Occupation cost Ottawa at least $36.3 million, city manager says
Occupying downtown Ottawa for three weeks left the city with an extraordinarily high bill.
So far, city officials estimate the protests that began Jan. 28 have cost Ottawa $36.3 million, with the final total still being calculated.
In a memo to council Friday, City Manager Steve Kanellakos explained where most of that multi-million dollar prize went.
The majority, $35 million, was spent on the police response — including compensation, vehicle costs, food, lodging and operational supplies, Kanellakos said. The number drops to $27.7 million if funds spent on the RCMP are excluded.
The city hasn’t just spent money on police needs, however, with $1.3 million earmarked for its own response to the occupation.
That figure does not include any estimates of infrastructure damage or repairs, Kanellakos said, though a review of those costs is underway.
will request a refund
The city and Ottawa police are in contact with the federal and provincial governments and will seek reimbursement for most of those costs, he noted.
The memo also details supports for people working and living downtown, including services targeting mental health and wellbeing and a proposed tax deferral for businesses affected by the occupation.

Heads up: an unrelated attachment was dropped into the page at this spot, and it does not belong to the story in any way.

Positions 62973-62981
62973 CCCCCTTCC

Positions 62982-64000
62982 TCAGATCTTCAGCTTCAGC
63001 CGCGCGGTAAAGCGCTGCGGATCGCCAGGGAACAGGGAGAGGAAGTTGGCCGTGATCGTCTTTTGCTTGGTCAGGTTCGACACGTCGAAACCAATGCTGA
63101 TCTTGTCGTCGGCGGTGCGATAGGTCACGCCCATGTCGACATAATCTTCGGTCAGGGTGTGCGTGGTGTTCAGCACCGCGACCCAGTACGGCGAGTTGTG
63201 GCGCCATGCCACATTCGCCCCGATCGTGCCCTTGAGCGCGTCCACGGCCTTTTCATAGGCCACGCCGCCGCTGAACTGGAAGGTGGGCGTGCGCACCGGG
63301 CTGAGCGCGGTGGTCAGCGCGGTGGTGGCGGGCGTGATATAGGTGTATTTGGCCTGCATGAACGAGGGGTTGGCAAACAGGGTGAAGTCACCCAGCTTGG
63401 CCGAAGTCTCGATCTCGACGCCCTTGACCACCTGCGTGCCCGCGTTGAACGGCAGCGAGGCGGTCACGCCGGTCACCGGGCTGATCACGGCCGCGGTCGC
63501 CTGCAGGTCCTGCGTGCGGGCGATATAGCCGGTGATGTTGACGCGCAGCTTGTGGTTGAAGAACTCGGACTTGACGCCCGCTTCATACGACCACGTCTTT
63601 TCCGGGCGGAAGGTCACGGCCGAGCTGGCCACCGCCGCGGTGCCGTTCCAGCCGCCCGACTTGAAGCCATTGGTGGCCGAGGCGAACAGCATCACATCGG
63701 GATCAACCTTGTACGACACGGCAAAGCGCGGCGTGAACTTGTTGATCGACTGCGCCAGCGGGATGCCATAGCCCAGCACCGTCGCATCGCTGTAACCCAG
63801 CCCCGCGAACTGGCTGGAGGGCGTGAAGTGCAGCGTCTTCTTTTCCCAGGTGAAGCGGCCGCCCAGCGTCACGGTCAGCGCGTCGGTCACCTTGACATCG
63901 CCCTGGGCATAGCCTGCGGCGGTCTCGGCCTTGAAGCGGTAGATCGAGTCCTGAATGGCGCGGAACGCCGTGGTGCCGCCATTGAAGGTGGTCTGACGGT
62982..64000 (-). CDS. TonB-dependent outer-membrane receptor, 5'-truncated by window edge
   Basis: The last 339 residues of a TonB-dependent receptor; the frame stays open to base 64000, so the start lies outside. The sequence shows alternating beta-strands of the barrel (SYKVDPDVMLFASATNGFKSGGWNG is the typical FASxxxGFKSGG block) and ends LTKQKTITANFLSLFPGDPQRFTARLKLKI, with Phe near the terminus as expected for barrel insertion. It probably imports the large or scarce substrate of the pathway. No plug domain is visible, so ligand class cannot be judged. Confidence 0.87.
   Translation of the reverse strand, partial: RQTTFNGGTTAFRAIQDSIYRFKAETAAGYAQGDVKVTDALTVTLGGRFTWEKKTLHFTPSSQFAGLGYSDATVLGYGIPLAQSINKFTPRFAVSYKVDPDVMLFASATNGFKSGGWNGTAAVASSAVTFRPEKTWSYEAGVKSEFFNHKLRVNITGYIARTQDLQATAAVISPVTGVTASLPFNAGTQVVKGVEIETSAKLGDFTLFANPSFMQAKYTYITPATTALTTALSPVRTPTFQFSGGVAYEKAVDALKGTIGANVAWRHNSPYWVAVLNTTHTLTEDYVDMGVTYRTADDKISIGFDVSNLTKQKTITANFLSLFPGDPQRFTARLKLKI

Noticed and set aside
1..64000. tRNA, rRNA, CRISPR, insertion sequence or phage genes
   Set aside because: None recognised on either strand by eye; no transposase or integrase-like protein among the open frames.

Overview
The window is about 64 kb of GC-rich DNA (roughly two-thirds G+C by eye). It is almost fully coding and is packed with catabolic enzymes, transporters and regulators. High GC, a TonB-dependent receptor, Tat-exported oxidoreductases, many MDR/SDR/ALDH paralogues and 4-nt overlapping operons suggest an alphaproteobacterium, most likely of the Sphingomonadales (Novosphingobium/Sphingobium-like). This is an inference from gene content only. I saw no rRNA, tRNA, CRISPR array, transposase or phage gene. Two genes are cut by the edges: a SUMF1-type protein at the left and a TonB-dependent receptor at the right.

Four downtown business improvement areas and one business association will receive up to $50,000 each for certain approved projects, while seven other central BIAs will receive up to $25,000.
The Ottawa Markets Society will receive up to $25,000 for economic stimulus initiatives, and the Ottawa Music Industry Coalition will receive $50,000 to provide more outdoor concerts during the ‘summer.
The federal and provincial governments also announced funding for Ottawa business and tourism.
Free public transit continues to be offered on the LRT line, a number of OC Transpo routes and Para Transpo trips to and from select downtown areas until March 26.
Parking also remains free on municipal grounds, including Ottawa City Hall, until March 31.
The council also passed a motion, Kanellakos noted, to develop an awareness campaign on the harmful effects of racism, anti-Semitism and xenophobia.
United Way East Ontario has also reached out to Ottawans with a relief fund created for those affected by the protest. Nearly $30,000 was donated to four organizations to, among other things, fund healing evenings for members of the LGBT community, Kanellakos said.